Bell’s team is still relatively small and is headed by her father, Kelly, while Dave Sciarroni of the Sciarroni Bros. race team acts as the Crew Chief. Mackena Bell will most likely run more than 20 races at the All American Speedway between now and October. She is definitely a favorite amongst this year’s NASCAR rookies, and only time will tell what sort of success her dedication and talent will bring her.
He has been out of high school for less than a year, and already Graham Rahal has started making a name for himself – in fact, he’s put himself into the racing history books. At just over 19 years of age, Graham Rahal has become the youngest driver to win an Indy-car race.
Graham Rahal has managed to beat former record holder Marco Andretti by just 74 days. Andretti was 19 years, 167 days old when he first broke the record for youngest Indy-car race winner as a rookie on the Infineon road course in Sonoma, California, in 2006. Now, just days ago, at 19 years and 93 days old, Rahal has replaced Andretti as the youngest winner in Indy car history. The new record was set at the St. Petersburg Grand Prix circuit in Florida, during the second race of the season. Yet this achievement definitely didn’t come easy.
The trouble started eight days earlier when his team couldn’t get his car repaired in time for him to race in the season opener. That meant that he had to sit the season opener out. When the race finally started, it was raining and Rahal started ninth. This relatively good position soon meant nothing when he got hit from behind by Will Power and spun out. When he eventually managed to recover he was almost at the back of the pack. In a start that would discourage most drivers, it would seem that Graham Rahal just hunkered down and worked harder at climbing his way to first place.
His first major boost came when he became one of the first drivers in the race to switch from grooved rain tires to slicks as soon as the track started to dry. This pit stop put him second in line for the restart. Ryan Hunter-Reay was in first place but needed to conserve fuel and so Graham Rahal was able to make a good start and get a good lead at the restart. With less that four minutes left to the race, another caution caused yet another restart. Graham Rahal was in the lead but he was constantly dogged by Helio Castroneves, the winner of the previous two St. Petersburg races, and he had to work hard to make sure that Castroneves didn’t overtake him. His hard work paid off and Rahal was able to pull away from Castroneves in the last four laps of the 1.9 mile street course. The race lasted just two hours and in that short time Rahal made history.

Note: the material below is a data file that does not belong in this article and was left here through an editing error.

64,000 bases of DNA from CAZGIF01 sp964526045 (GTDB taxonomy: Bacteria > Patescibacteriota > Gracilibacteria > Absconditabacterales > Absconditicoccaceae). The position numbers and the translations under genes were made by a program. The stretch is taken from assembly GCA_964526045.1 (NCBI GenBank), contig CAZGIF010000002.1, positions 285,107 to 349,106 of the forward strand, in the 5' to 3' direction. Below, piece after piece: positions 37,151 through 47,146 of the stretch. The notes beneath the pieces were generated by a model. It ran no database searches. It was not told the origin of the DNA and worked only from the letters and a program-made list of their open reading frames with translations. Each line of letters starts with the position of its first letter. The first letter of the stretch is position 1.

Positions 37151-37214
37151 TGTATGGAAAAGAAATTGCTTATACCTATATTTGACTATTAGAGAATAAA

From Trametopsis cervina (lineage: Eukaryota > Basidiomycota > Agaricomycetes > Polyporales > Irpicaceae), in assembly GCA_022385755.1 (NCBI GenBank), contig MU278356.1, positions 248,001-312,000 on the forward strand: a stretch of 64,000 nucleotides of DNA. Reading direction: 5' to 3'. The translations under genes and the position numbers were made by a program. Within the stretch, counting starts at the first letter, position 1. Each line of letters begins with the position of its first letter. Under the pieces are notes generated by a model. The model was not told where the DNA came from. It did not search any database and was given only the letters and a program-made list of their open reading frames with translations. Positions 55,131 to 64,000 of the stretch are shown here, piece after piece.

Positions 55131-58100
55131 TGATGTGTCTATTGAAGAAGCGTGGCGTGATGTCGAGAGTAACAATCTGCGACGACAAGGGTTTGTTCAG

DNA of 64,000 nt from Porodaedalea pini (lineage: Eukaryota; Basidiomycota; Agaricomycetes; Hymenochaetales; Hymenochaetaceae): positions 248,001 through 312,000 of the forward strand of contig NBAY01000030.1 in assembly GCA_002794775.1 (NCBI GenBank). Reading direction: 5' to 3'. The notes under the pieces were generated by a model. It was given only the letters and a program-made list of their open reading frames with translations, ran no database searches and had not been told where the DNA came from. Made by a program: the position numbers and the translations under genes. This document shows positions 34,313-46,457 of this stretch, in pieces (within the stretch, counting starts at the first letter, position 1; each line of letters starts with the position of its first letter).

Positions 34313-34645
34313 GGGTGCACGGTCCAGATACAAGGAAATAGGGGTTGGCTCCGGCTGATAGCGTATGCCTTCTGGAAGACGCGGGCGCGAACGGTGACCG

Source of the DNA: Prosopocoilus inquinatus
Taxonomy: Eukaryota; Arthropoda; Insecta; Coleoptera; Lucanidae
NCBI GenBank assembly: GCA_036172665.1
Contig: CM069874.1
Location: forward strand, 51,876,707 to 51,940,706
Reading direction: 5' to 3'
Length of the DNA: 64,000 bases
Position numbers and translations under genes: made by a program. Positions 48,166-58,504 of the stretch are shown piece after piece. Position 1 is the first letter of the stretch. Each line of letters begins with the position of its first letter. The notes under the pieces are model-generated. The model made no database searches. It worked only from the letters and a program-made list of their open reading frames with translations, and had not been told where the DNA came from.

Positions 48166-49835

Rahal’s father Bobby, himself a three-time season champion, greeted Rahal in the victory lane. They hugged and his father said simply: “Nice job.” When asked about his success in a later interview, Rahal said that the win felt “great” and praised his team for doing an “awesome job”. Way-to-go Graham Rahal!
Ashley Force was born on 29 November 1982 – the daughter of John and Laurie Force. John Force has been National Hot Rod Association (NHRA) champion fourteen times, so it came as no surprise that Ashley showed an interest in auto racing at an early age. After high school, Ashley attended California State University-Fullerton graduating with a B.A. in communications, specializing in television and video. In 2007 Ashley Force was voted by an AOL Sport Poll as the Hottest Athlete, chosen over Tom Brady and Danica Patrick.
Ashley finished 4th in driver points in 2004 after winning three of the final five races of the season as a Top Alcohol division rookie. One of her victories was the 50th annual Mac Tools U.S. Nationals held at Indianapolis. Ashley and her father John made NHRA history as the first ever father-daughter winners at the season finale race of the Automobile Club of Southern California held at Pomona.